Senator JV Ejercito filed on Thursday a bill separating the Food and Drug Administration (FDA) as an independent agency from the Department of Health (DOH) in a bid to strengthen its regulatory capacity.
Ejercito’s Senate Bill No. 1631, which is an amendment to Republic Act. No. 9711 or the FDA Act of 2009, proposed that the FDA be placed under the Office of the President instead.
“Naisip ko lang kung ang FDA ay attached agency ng DOH eh compromised na sya so dapat talaga independent sila para kung ano man ang ipapasok ng DOH ay pag-aaralan nila, hiwalay sila,” Ejercito told reporters.
“We just want to be sure that they will not be compromised,” he added.
Under the measure, the FDA would be headed by a director-general, with the rank of a department secretary who would be a member of the Cabinet.
The director-general, Ejercito said, should be appointed by the President subject to the confirmation of the Commission on Appointments.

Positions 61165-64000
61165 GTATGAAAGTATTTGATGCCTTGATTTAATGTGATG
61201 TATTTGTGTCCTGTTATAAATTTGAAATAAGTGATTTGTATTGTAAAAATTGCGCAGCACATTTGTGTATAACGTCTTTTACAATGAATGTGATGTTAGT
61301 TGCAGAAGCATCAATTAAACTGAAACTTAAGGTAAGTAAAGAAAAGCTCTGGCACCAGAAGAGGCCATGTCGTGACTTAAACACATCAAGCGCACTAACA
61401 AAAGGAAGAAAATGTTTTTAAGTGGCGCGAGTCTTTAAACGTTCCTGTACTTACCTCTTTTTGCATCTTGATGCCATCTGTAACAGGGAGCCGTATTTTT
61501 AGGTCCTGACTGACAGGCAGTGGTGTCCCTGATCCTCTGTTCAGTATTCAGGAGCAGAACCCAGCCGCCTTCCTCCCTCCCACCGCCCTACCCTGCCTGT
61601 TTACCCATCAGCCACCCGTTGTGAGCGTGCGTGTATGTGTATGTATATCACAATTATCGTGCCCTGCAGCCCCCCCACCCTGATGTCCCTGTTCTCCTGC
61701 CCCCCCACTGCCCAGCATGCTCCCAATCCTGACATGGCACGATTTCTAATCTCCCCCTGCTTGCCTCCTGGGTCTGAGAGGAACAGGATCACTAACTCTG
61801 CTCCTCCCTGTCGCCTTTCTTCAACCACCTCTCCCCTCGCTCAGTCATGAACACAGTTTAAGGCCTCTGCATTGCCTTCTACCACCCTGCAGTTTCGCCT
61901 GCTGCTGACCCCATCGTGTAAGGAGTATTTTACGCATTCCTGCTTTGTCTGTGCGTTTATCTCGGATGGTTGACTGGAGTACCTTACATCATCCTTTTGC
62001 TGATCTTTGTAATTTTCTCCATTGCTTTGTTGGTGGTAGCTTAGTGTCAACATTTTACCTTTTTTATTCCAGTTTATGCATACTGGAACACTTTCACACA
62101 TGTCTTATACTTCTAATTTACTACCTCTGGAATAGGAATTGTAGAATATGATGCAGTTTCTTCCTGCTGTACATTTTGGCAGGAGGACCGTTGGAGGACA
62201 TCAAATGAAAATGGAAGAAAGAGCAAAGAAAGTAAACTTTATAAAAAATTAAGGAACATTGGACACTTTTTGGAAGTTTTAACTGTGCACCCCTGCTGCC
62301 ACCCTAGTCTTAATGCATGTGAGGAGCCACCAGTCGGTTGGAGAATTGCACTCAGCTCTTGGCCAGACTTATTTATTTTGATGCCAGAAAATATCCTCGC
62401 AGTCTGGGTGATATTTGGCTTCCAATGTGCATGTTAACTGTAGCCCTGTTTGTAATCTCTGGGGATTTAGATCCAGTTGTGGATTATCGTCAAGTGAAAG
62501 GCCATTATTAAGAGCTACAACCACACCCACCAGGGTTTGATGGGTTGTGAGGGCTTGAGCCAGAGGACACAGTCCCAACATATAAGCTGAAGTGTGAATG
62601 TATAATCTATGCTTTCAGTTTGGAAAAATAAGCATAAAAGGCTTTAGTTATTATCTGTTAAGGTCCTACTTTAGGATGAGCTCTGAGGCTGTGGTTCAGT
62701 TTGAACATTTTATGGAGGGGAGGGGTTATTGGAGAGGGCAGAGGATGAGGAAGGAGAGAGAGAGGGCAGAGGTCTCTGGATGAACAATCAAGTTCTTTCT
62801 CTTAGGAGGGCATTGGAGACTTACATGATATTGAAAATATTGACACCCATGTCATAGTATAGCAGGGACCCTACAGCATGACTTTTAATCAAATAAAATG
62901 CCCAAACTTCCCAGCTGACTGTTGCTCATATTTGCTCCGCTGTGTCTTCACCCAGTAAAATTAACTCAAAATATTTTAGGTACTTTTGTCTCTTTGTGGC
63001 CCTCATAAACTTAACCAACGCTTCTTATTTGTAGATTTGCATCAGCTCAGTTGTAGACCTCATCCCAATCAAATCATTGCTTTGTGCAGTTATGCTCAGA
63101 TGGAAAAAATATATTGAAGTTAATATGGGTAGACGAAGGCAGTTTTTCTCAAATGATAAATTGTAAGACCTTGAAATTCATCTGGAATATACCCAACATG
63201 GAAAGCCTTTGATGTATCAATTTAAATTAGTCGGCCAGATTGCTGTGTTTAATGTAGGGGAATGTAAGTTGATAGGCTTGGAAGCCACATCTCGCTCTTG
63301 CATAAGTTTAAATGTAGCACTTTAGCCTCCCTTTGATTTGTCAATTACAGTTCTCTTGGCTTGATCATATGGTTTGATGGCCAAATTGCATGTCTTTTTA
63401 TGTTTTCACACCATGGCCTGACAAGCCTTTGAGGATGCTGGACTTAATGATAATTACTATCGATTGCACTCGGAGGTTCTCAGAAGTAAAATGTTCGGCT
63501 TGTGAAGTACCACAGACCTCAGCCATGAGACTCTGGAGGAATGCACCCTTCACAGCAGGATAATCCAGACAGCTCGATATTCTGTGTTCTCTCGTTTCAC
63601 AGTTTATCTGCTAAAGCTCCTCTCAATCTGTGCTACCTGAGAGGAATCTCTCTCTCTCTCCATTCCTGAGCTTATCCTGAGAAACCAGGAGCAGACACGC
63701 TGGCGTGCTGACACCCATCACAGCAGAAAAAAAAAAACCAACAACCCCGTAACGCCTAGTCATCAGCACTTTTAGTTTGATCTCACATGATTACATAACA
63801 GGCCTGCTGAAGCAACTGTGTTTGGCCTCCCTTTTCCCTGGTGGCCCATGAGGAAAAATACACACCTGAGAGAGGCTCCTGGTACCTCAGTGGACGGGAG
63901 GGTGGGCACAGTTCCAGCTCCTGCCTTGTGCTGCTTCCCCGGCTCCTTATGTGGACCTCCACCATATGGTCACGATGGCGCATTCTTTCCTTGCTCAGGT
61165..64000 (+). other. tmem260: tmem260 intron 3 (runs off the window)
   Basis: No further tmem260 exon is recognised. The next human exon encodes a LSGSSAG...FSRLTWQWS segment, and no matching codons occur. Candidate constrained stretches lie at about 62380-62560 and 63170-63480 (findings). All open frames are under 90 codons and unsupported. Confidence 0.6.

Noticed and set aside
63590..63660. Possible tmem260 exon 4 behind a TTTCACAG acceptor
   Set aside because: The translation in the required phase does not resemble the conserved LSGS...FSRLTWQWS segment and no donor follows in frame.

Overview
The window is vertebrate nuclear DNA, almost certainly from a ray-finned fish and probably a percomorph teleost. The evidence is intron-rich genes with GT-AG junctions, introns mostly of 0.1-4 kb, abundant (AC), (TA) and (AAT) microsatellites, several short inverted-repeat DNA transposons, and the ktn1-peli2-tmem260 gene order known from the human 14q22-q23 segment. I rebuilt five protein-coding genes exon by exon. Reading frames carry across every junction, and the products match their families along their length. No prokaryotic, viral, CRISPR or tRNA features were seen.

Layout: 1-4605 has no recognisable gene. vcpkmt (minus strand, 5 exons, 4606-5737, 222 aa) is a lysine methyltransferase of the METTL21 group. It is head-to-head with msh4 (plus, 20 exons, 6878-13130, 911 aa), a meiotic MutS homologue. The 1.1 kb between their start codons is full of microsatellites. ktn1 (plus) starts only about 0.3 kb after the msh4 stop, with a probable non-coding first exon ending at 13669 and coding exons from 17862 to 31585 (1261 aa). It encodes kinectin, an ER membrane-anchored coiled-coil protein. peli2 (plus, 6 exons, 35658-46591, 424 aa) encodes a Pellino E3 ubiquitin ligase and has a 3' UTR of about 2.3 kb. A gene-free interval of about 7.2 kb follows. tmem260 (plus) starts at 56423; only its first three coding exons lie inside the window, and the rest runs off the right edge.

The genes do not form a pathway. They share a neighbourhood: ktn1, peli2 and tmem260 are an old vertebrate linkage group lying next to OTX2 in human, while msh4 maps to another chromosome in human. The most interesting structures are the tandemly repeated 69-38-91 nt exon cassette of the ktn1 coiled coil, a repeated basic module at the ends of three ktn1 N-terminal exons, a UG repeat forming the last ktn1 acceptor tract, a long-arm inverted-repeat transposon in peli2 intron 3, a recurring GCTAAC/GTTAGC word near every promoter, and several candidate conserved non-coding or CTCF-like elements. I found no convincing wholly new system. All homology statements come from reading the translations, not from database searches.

According to Ejercito, the current organizational structure of the FDA being an attached agency of the DOH, “breeds potential conflict that can compromise its neutrality.”
“To further enhance FDA’s regulatory capacity and strengthen its capability with regard to the inspection, licensing and monitoring of establishments, and the registration and monitoring of health product, it is rational to institute FDA as an independent and autonomous body,” the bill reads.
The FDA is tasked to regulate a wide range of food and health products in the country.
Ejercito filed the bill in the wake of the controversy hounding the P3.5 billion anti-dengue immunization program of the DOH, which started during the term of Health Secretary Janette Garin in April 2016. The vaccination program used Sanofi Pasteur’s Dengvaxia, which sale, distribution, and marketing has been suspended by the FDA. /kga
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